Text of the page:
Seagate’s Barracuda ES.2 SAS drives make for an interesting and certainly unexpected entry to the rapidly evolving storage market. Seagate definitely took a chance with this drive, as no other player in the market has taken desktop-class technology and re-marketed it towards the workstation and server markets. Typically, it’s the other way around. However, this is a solid move, in our opinion, as IT managers can now buy both high performance 10K/15K RPM and high-capacity 7,200 RPM drives with a single SAS interface, instead of having to mix and match controller just to get costs in line with SATA for bulk storage.
There are a few scenarios which play out as possible needs for such a product. First off, you have those who want a ripping fast 15K SAS drive as the boot drive or for high throughput/transaction rate applications, along with one or more 1 TB SAS disks for bulk storage. Previously, you would have to opt for a high-capacity SATA drive, which would have to run on another connector (typically your motherboard or another controller). These drives could also be heavily used to provide large-scale capacity for rack servers with SAS interfaces. Or, you could run the disks all by themselves with a cheap SAS controller or an onboard SAS controller, and have mildly fast storage with the benefits of SAS coming into play.
If you’re looking for an incredibly fast drive, this new Barracuda doesn't have as much bite as its high-end SAS brethren, but there are environments where it performs quite well for a 7,200 RPM class drive. The drive can perform quite well under certain scenarios, as shown by our HDTune and IOmeter benchmarks, which were very solid for a 7,200 RPM solution. On the other hand, our FC-Test and PCMark Vantage disk numbers were undeniably pokey, giving us a mixed opinion on the product for mainstream applications. When you throw in the higher cost of the solution with the price of a SAS controller card, one of the new generation 7,200 RPM SATA drives will typically provide similar levels of performance compared to the ES.2 SAS. Whether its performance abnormalities were caused by the lower cache memory or inefficiencies with our SAS controller, its performance today in some scenarios is just doesn't quite measure up.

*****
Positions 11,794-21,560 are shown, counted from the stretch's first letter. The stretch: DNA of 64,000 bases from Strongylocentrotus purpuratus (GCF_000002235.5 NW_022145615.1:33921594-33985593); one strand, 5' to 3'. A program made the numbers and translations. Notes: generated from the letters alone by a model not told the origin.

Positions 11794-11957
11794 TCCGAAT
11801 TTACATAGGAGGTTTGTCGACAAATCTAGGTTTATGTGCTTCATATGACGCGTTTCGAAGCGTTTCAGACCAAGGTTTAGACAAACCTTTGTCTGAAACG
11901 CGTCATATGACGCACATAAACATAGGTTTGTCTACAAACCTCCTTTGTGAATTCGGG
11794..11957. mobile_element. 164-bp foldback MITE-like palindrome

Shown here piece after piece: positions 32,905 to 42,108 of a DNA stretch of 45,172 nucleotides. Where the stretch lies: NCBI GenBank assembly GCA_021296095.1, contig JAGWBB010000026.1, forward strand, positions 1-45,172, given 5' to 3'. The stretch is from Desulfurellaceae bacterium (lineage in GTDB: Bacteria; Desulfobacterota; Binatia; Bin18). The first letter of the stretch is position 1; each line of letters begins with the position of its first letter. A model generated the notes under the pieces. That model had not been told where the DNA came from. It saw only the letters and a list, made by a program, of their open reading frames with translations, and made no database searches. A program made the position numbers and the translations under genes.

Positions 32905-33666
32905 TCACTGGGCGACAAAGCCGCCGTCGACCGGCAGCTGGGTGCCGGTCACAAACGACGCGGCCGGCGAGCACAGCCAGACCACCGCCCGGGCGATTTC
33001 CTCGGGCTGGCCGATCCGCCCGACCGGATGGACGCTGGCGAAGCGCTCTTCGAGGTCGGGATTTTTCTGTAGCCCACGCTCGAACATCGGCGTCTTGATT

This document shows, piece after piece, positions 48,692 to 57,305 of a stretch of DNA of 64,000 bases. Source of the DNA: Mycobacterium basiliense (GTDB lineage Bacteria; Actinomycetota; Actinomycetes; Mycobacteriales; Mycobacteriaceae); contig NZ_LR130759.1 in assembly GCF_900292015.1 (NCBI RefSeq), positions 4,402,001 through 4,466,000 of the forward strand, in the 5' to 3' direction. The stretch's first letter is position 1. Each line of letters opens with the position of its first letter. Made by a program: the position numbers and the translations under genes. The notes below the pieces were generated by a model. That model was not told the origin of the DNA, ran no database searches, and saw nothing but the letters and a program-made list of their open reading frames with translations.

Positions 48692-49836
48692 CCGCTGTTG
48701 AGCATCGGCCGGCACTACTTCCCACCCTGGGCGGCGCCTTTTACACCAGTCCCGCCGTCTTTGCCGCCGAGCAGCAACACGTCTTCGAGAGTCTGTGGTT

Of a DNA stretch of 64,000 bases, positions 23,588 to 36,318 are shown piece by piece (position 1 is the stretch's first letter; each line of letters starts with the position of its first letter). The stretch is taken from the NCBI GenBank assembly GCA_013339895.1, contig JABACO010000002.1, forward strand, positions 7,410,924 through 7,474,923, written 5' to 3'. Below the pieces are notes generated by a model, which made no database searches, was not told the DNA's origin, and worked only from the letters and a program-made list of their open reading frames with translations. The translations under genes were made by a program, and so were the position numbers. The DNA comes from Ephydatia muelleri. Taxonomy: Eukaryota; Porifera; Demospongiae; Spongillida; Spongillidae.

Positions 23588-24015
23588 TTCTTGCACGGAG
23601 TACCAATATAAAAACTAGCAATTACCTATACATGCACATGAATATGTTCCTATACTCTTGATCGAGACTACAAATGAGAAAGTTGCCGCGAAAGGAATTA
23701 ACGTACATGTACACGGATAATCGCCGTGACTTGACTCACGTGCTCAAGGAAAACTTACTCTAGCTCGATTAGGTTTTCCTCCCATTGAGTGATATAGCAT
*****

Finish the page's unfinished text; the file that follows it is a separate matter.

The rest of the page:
The Barracuda ES.2 SAS is not what one would consider a consumer level product and very likely won’t be a big seller in the end-user/enthusiast space. However, it should fill a long-empty hole in the workstation and storage markets, allowing true high-capacity storage at fairly low price points with SAS connectivity. It’s unlikely that there will be competition in this arena for quite some time, so if you need lots of SAS-enabled storage capacity, this is just about the only drive to consider right now. However, we would recommend perhaps waiting for an updated version of the drive as firmware revisions will likely smooth things out a bit for the platform. Beyond some slight performance variances and anomalies, the Barracuda ES2 1TB SAS drive is a solid storage product overall. It has low noise, lots of capacity and is capable of pushing out excellent performance in the right usage model. This unit currently sells for $315+, about $60 more than the ES.2 SATA variant, a tough pill to swallow for the average end user, when you throw in the additional price of a SAS controller. However, performance enthusiasts can now dare to dream of a high capacity option in a SAS-enabled Hardware RAID configuration. And of course, for storage server applications, this new 'Cuda from Seagate could be a big fish in the not-so small pond of enterprise storage.